What makes Nursing school so hard?

by PopeJane3rd PopeJane3rd (Member)

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Jules A

Jules A, MSN

Specializes in Family Nurse Practitioner. 8,863 Posts

Nursing school for me wasn't hard. There isn't a lot of math. What made it difficult for me was the sheer volume of work....lots of reading, paperwork, clinical hours, etc. I had to work full time as well, which made for some very long days.

Nursing school takes discipline, will power and determination. :)

I agree it wasn't the difficulty of the work but the volume. My biggest adjustment was learning how to deal with all the politics. Imo the whole "critical thinking" thing is over-rated. As an adult I've been critically thinking for years now...its called common sense. :nuke:



Specializes in Cardiac. Has 2 years experience. 180 Posts

I do not find that there is a lot of math at all for Nursing. Pharmacology has some, but it is basic such as conversions and multiplication.

What I find difficult about nursing school is that it is a whole new way of thinking and test taking, sure you can try and memorize everything you have read over 10 chapters, but you still have to learn how to apply it with the nursing process, which I think is so different. Nursing school is teaching you to learn and think in a COMPLETELY different way than most any other class, you have to learn how to think like a a nurse.

Another thing I find difficult is the things that I feel have little to nothing to do with nursing that take ups o much of our precious time! We had to do three community service projects, Meals on Wheels, DAy care, and A soup Kitchen and they had to be specifc places all ofcourse an hour away, things like that, that do not relate directly to nursing drive me nuts, when they should be teaching us about time management or working on our skills more.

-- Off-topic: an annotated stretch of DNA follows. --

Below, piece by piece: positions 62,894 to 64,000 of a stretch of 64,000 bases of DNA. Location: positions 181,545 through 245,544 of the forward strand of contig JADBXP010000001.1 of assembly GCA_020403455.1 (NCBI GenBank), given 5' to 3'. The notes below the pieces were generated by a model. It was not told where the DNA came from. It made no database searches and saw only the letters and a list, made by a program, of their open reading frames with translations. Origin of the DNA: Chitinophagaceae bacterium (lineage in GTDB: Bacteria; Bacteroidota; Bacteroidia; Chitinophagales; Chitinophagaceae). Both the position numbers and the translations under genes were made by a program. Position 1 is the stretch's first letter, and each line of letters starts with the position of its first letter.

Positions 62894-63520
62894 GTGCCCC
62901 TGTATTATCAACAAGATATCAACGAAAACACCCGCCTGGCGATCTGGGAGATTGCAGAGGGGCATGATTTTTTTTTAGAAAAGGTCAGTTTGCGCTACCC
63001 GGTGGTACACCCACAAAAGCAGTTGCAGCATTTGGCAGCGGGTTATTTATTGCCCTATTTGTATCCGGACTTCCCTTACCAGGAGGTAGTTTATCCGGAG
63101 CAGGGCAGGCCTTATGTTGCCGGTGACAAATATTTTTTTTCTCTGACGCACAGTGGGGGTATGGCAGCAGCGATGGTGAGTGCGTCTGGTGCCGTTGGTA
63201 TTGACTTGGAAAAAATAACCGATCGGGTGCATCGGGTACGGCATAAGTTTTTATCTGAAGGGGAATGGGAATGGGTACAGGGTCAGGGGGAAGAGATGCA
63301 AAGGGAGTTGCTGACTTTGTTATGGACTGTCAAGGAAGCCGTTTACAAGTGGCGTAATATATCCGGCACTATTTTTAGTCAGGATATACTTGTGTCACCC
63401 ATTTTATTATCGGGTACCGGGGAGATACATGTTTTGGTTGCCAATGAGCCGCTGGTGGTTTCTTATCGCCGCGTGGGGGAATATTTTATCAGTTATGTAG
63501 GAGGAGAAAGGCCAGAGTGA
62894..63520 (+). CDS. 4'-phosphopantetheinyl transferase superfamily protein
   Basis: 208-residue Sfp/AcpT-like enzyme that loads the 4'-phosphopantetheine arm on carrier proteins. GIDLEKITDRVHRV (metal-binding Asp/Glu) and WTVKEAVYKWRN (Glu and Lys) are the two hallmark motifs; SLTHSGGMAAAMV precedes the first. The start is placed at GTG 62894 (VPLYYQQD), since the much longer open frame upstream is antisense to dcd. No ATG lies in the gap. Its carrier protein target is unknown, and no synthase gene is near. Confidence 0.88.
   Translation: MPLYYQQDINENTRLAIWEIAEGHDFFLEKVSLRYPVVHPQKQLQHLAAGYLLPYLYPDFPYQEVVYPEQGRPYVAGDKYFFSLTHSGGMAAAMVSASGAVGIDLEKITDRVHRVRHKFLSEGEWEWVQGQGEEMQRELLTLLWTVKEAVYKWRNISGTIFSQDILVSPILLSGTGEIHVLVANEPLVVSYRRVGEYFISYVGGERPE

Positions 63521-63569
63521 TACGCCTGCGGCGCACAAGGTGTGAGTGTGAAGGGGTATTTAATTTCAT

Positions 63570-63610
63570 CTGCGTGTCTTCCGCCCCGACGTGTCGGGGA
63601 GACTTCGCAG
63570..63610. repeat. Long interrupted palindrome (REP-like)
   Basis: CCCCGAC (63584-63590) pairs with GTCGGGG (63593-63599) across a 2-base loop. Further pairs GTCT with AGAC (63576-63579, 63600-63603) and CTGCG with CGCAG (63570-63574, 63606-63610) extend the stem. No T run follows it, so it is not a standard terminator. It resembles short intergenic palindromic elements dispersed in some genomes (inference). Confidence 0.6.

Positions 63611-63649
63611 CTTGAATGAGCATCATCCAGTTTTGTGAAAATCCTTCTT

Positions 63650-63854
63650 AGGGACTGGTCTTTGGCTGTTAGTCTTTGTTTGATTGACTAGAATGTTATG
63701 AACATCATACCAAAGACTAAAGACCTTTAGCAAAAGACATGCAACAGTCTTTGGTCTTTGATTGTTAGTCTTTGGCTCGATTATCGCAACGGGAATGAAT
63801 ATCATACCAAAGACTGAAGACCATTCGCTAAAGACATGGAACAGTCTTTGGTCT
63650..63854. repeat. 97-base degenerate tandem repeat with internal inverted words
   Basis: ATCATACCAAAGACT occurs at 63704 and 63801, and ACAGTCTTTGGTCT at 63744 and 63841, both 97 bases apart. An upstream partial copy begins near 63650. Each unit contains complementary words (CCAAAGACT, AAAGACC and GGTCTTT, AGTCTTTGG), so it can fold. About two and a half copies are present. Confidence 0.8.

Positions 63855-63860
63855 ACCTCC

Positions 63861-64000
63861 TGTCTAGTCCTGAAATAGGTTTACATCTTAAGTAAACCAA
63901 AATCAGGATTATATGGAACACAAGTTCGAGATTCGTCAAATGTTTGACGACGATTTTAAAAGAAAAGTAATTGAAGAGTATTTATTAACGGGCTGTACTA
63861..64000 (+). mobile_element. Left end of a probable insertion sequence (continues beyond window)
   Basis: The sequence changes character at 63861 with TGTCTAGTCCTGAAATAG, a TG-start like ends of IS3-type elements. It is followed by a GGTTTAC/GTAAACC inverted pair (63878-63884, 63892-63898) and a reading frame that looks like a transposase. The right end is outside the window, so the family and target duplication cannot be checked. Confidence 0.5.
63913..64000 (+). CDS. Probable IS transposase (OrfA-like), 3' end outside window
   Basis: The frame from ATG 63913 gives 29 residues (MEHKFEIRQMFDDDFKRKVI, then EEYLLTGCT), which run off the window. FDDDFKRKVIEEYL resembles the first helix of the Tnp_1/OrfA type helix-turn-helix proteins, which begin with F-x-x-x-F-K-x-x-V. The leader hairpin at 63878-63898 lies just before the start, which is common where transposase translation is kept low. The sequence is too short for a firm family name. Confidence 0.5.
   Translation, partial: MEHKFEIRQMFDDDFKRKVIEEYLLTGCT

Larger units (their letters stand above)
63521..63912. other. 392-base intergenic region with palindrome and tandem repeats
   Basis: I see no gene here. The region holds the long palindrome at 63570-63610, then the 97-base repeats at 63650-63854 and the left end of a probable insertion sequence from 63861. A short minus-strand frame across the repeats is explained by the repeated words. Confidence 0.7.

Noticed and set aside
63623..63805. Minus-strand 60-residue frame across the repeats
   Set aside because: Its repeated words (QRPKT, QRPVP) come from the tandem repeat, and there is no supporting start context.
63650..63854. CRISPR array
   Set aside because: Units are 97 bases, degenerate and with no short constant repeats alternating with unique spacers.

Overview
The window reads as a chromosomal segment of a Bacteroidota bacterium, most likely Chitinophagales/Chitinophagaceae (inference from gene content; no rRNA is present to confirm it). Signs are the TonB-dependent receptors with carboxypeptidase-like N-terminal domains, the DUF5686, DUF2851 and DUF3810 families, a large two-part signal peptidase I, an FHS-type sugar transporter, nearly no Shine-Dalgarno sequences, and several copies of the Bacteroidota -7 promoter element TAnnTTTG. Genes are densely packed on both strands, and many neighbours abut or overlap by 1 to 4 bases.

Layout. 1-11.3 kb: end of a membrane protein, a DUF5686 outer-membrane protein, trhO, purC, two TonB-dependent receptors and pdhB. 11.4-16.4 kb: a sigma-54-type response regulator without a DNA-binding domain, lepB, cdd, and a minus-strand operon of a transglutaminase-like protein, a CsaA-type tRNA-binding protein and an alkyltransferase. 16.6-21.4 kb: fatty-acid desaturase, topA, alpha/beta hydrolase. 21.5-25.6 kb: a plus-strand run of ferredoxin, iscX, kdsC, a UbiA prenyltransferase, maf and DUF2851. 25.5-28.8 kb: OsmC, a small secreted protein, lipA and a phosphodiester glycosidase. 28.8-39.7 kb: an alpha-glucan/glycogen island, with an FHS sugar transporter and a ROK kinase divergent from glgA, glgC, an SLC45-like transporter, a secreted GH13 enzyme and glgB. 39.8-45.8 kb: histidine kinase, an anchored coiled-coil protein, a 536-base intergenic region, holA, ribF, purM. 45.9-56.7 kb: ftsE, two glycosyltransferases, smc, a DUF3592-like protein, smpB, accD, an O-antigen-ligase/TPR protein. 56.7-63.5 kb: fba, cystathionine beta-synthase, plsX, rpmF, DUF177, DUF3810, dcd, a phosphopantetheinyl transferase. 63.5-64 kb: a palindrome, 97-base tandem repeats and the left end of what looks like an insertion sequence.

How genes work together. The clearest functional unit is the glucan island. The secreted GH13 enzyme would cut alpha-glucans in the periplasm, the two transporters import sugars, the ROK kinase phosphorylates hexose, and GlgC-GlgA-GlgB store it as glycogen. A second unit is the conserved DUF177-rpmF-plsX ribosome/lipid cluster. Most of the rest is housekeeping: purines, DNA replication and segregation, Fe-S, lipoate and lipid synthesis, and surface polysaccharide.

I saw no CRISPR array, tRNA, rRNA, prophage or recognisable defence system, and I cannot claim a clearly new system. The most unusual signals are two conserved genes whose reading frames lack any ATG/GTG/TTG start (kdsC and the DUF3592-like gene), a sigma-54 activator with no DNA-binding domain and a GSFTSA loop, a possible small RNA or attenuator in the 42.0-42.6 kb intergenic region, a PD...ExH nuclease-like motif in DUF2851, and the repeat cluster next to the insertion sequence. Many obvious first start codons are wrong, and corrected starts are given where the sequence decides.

newtress, LPN

Specializes in med surg ltc psych. Has 3 years experience. 1 Article; 431 Posts

The Instructors.

Kat Mandu, BSN, RN

Specializes in Author, Psych, Palliative, Wound Care. Has 45 years experience. 18 Posts

I agree with almost everyone here regarding why nursing school is so hard.

There's so many hurdles to jump ---- beginning with the pre-reqs.

Some of it has to do with the pre-reqs, such as algebra and chemistry. Those two alone keep more otherwise good potential nurses out of the programs. I realize those two subjects in some way are helpful in nearly any line of work, but during most types of nursing, the courses I took (and realize these can vary from school to school) were way too much - information overload. I've never found the need for algebra or a deep knowledge of chemistry in my practice. The chemistry we need to know was covered in the nursing classes (eg. respiratory vs metabolic alkolosis/acidosis.) The drug math we use, even the dimensional analysis method, doesn't come close to any of the algebra I had to learn. Drug math was covered in nursing classes each semester and as someone mentioned, we had to pass with a near 100% score and only got 2 shots at it.

Some of it has to do with draconian instructors who haven't been seen in or practiced in a clinical setting in 30 years. Some will mark points off an otherwise meticulously researched paper for a few spelling errors. Some have the old-school mentality of separating the wheat from the chaff. That's one reason why so many students drop out during the first semester.

Tests or grades can't fall below 80% in most schools. That's a "B" in most other majors!

As some mentioned, the critical thinking (new buzz phrase for logic and reasoning) is tough. Answers are not spoon-fed as they are in other types of professions.

I do disagree that memorization is not required. Many things need to be committed to memory --- conversions, lab norms, symptom lists; there are sites devoted to mnemonic devices to help students remember many things related to nursing, pathology, etc.

Also the time invested...clinicals are not just something you show up at a few times a week. The night before each clinical, you drag your butt to the hospital and research the patient(s) you're to care for more thoroughly than any practicing nurse ever has the time to do (wish we did!) Then comes the clinical, the care plan, etc., you may even find yourself writing a process paper on one of those patients.

Then there are research projects, studying alone or with a group...all very time consuming. I usually tell aspiring nursing students to prepare to have no life for the next few years.

Is it worth it? Yes. Definitely! I also tell them, "Nursing is the toughest job you'll ever love!" A very rewarding profession whatever your specialty.


Thoughts become things - choose the good ones! Mike Dooley

Flightline, BSN, RN

Specializes in ICU. Has 5 years experience. 213 Posts